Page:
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Adolescent HIV and pregnancy rates in Southern Africa are amongst the highest in the world. Despite decades of sexual and reproductive health (SRH) programming targeting adolescents, recent trends suggest there is a continued need for interventions targeting condom use for this age group.
This review synthesises evidence from qualitative studies that describe the determinants of condom use among adolescents in Southern Africa. We conducted systematic searches in four databases. Data were extracted, appraised for quality and analysed using a ‘best-fit’ framework synthesis approach.
We coded deductively findings from 23 original studies using an a priori framework and subsequently conducted thematic analysis. Synthesised findings produced six key themes relating to: 1) pervasive unequal gender norms and restrictive masculinities favouring male sexual decision-making and stigmatising condom use in committed relationships; 2) other social norms reflecting negative constructions of adolescent sexuality and non-traditional family planning; 3) economic and political barriers including poverty and a lack of policy support for condom use; 4) service-level barriers including a lack of youth-friendly SRH services and comprehensive sex education in schools; 5) interpersonal barriers and facilitators including unequal power dynamics in sexual partnerships, peer influences and encouraging condoning condom use, and inadequate communication about SRH from parents/caregivers; and 6) negative attitudes and beliefs about condoms and condom use among adolescents. A conceptual model was generated to describe determinants of condom use, illustrating individual-, interpersonal- and structural-level barriers and facilitating factors.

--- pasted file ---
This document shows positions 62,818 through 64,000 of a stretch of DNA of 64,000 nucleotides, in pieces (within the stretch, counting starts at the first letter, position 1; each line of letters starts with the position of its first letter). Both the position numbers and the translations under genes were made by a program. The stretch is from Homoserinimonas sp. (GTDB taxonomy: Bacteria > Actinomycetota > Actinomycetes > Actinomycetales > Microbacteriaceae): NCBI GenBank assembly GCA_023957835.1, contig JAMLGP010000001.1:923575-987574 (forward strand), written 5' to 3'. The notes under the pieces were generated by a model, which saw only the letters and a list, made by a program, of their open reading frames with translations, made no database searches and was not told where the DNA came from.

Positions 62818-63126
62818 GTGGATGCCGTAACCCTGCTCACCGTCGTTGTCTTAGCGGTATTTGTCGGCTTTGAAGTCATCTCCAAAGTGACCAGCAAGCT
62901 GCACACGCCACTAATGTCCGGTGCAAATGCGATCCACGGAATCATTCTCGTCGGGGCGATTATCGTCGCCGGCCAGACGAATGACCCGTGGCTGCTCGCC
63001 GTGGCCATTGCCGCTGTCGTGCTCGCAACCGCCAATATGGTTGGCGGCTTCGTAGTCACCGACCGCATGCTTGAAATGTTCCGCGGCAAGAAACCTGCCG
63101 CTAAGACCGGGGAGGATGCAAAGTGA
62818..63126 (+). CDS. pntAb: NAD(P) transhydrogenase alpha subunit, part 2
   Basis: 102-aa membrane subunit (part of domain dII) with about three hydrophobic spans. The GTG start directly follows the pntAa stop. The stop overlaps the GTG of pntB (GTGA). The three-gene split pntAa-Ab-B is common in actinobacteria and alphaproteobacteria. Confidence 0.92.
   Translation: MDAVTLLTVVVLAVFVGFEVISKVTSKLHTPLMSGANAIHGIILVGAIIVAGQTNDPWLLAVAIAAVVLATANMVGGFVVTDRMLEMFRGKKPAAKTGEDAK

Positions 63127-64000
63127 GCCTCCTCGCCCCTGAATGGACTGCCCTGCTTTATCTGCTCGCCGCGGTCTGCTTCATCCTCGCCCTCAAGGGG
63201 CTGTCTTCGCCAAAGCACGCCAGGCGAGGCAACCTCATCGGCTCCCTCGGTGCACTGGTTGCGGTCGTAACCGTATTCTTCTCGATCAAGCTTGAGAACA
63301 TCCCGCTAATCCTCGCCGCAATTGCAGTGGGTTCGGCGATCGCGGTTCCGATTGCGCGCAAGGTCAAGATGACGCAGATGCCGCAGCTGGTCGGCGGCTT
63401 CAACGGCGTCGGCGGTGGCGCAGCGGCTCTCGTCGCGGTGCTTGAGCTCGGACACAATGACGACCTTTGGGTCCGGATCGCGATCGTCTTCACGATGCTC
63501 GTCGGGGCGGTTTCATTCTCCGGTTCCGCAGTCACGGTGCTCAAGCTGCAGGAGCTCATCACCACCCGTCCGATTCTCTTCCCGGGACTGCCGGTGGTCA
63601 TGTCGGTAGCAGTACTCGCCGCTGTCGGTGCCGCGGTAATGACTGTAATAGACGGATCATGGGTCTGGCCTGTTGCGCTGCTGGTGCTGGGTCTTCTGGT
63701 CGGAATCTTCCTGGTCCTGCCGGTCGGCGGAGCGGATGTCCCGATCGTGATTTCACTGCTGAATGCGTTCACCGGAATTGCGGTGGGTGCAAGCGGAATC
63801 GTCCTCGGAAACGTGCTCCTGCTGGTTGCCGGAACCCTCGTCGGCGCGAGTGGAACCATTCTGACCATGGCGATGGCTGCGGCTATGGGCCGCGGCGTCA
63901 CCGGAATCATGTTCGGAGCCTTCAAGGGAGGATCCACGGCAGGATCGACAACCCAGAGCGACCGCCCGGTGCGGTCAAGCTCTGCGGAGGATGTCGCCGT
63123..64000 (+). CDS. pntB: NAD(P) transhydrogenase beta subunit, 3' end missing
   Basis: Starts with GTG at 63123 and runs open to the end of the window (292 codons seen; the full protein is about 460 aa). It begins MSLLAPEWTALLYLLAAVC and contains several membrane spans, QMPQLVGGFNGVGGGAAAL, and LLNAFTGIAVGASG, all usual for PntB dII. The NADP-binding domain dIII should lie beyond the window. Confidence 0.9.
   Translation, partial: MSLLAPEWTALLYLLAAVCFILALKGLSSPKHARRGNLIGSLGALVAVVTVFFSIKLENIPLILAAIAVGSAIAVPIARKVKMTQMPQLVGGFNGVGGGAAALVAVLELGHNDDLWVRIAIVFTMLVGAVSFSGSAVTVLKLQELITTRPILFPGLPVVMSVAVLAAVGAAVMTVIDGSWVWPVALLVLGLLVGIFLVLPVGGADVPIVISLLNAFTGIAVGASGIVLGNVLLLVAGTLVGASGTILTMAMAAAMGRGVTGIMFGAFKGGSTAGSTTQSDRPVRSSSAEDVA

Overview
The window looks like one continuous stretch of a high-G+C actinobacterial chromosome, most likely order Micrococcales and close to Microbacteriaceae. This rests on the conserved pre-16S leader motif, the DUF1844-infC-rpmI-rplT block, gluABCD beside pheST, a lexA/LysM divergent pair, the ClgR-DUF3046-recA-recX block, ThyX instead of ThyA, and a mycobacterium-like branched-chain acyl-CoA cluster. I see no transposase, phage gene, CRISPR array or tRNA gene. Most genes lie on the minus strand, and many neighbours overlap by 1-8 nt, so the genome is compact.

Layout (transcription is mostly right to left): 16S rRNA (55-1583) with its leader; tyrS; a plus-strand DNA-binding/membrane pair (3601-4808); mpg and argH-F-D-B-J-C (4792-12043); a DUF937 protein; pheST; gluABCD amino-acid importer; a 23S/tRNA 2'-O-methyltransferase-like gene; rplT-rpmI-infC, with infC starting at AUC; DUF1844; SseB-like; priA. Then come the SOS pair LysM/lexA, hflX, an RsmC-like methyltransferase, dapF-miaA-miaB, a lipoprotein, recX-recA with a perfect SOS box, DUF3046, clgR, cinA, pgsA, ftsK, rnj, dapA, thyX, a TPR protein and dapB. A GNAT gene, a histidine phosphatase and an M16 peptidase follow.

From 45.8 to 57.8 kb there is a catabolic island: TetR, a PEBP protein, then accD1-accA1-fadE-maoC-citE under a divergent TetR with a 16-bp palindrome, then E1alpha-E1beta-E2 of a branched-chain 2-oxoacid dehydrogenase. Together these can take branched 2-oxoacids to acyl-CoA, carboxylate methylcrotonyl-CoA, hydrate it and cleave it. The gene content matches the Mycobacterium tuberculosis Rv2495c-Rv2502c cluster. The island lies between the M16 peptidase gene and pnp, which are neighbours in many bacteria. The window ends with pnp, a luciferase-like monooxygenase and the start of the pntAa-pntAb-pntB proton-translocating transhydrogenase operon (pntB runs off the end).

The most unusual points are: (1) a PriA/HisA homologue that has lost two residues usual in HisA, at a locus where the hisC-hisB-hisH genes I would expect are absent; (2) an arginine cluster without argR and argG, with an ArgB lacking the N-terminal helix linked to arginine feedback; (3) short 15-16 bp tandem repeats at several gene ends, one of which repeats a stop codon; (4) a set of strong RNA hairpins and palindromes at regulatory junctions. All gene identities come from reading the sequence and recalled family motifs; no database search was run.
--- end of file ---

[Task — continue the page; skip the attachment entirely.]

SRH programming targeting barriers and facilitators of condom use at multiple levels is recommended in Southern Africa. We present a multilevel integrated model of barriers and facilitators to guide adolescent SRH decision-making, programme planning and evaluation. Given the existence of multilevel barriers and facilitators, interventions should, likewise, take a multilevel approach that incorporates locally relevant understanding of the individual-, interpersonal- and structural-level barriers and facilitators to condom use among adolescents in the region.
Bibliographical noteFunding Information:
This work was supported by Department for the Economy Northern Ireland under grant number DfE_ GCRF_19/1920.
© 2021, The Author(s).
Copyright 2021 Elsevier B.V., All rights reserved.
- Adolescent health
- Condom use
- Sexual and reproductive health
- Southern Africa
- Systematic review
ASJC Scopus subject areas
- Public Health, Environmental and Occupational Health
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- 1 Invited talk
Using Intervention Mapping to Promote Gender Equality in Sexual and Reproductive Health among Adolescent Men in South Africa and Lesotho
Aine Aventin (Speaker)24 Feb 2020
Activity: Talk or presentation types › Invited talk